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My Speculation of the Aesir 
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Hail Brothers & Sisters,

As has been stated here that we are part of the Indo-European language culture and that Germanic people migrate out of the Middle East centuries ago and traveled to Northern Europe.

Our Gods and Goddesses lead us out of the region for a reason and to Northern Europe, why?

To save us from famine, war; to preserve our ancestors and their culture from what?

Some of you have stated that our Gods and Goddesses are the same as the Hindu's, Greeks and Romans; pointing out similarities between the different religious structures. Saying Odin is Zeus or Apollo also saying that Odin is also the Hindu God (?) by another name. Brother Alfvin believes Odin to be the God of Abraham possibly even Jesus.

I do not agree with these theories I believe our Gods and Goddesses are our Gods and Goddesses and not the Greek, Roman or Hindu Gods nor the God of the Christians or Muslims. I do not believe in a chosen race or people or that any one culture is better then another, but that each is different not better.

Our Gods lead our ancestors away from that area for a reason and away from the other cultures and their Gods and brought them to a land they could call their own and preserve their culture and honor the Aesir in their own ways.

That there are similarities, yes I agree. That they are the same Gods and Goddesses I do not agree.


Sun Aug 03, 2008 5:11 am
Hael Brother,

You mean like Yahwe led the Jews out of Egypt to Israel kind of thing? Sort of a chosen people?

Alfvin


Sun Aug 03, 2008 10:23 am
Mel1721L wrote:
Hael Brother,

You mean like Yahwe led the Jews out of Egypt to Israel kind of thing? Sort of a chosen people?

Alfvin

No not a chosen people, but for some reason our ancestors left the area and migrated to Nothern Europe. What I ask is why?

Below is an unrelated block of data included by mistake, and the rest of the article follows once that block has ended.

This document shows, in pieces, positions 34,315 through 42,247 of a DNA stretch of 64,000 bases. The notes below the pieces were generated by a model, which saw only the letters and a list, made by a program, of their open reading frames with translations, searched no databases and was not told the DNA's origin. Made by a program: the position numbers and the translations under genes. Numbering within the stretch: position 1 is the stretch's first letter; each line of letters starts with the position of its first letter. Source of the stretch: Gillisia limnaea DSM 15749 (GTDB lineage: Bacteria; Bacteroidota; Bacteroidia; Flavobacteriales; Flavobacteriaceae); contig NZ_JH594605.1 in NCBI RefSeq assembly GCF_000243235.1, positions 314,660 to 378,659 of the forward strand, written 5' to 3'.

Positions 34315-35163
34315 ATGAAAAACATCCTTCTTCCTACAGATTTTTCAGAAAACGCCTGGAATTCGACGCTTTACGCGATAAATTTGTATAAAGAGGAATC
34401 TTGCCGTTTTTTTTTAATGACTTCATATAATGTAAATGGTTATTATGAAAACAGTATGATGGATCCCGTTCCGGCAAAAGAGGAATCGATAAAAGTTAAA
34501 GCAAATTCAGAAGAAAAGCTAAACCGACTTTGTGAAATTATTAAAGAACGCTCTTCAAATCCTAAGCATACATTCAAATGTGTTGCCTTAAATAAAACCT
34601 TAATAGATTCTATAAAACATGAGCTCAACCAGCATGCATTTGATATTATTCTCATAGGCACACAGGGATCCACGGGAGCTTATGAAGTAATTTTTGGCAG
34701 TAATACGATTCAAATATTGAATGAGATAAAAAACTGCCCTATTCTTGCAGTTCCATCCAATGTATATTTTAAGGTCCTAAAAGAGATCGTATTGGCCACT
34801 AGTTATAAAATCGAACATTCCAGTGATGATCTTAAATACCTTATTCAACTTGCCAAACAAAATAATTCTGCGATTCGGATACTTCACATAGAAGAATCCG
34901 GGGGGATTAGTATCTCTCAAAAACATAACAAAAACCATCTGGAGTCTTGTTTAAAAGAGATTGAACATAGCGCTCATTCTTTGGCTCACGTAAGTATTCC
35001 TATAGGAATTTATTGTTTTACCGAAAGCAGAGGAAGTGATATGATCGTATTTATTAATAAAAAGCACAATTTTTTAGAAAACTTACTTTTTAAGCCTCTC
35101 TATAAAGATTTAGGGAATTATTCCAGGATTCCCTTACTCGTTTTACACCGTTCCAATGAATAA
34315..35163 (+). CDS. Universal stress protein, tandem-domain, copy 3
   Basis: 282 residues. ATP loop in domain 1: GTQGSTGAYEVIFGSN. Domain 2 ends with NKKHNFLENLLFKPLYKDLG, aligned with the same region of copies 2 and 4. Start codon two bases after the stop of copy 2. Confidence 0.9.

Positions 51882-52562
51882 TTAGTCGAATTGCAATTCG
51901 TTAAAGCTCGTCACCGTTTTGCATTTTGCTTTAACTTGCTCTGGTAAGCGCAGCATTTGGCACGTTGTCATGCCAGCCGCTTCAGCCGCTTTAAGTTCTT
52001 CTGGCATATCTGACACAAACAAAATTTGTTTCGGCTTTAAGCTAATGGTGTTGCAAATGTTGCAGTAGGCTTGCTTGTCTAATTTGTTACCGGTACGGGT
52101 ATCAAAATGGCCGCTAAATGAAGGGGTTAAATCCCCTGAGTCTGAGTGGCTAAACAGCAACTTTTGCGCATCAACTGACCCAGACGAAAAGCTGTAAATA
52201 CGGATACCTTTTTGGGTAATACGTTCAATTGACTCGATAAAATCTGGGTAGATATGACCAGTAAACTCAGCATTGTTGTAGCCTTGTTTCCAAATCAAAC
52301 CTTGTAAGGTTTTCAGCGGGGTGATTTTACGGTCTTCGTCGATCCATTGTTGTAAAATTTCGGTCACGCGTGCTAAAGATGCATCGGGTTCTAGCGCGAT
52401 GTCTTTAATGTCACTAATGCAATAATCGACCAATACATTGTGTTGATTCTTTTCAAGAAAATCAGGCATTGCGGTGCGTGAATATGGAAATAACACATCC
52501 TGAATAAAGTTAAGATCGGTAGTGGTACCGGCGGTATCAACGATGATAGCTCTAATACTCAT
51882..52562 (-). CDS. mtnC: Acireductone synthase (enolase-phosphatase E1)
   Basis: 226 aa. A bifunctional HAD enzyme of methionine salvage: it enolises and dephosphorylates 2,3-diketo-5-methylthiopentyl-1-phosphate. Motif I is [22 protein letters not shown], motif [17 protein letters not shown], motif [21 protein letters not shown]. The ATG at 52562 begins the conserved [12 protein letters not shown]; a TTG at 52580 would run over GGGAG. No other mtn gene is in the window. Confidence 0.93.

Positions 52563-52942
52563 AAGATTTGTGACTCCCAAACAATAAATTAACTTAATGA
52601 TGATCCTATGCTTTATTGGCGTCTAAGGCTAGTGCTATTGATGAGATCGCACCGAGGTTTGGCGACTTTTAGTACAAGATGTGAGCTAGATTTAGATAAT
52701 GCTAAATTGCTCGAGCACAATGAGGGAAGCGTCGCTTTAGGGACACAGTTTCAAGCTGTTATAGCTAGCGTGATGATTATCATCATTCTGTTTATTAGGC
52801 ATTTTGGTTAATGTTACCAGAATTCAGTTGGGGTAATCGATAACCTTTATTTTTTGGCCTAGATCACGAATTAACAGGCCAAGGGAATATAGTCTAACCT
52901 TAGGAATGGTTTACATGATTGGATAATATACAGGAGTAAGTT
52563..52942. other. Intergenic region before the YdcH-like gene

Last edited by Haggis on Tue Aug 05, 2008 3:46 pm, edited 1 time in total.



Mon Aug 04, 2008 10:58 am
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Regarding the gods, remember that all Odinists say that the Eddas preserve information about the gods in the purest form.

We may identify Odin with another god, but we believe those other pantheons contain only corrupt versions of our legends.

I will read Greek mythology, but I do not view it as reliable resource to understand our gods.


Mon Aug 04, 2008 11:53 pm
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Haggis said,

Quote:
No not a chosen people, but for some reason our ancestors felt the area and migrated to Nothern Europe. What I ask is why?



Because that is how the gods work with men. Did we choose our gods, or they us?

Alfvin


Tue Aug 05, 2008 11:06 am
Haggis wrote:
Mel1721L wrote:
Hael Brother,

You mean like Yahwe led the Jews out of Egypt to Israel kind of thing? Sort of a chosen people?

Alfvin

No not a chosen people, but for some reason our ancestors left the area and migrated to Nothern Europe. What I ask is why?



I think a better questionwould be "When" the actual answer to this could lead to answering the "Why".


Wassail!


Wed Aug 06, 2008 3:57 pm
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"Our ancestors" also could mean either biological or culturo-linguistic ancestors. When looking at the gods, I think it is clear that the latter is more important than the former. And for that we have an answer-- during the Bronze Age and this was the set of migrations which lead to the divergence of the Indo-Iranian, Germanic, Celtic, Italic, Greek, etc. peoples from the original Indo-European stock culture, language, and religion. (BTW, this drift makes the question of how separate Thorr, Indra, and Zeus really are somewhat problematic. I personally don't believe in amoebic gods, nor do I believe that one can ignore the fact that these gods clearly have a common root.)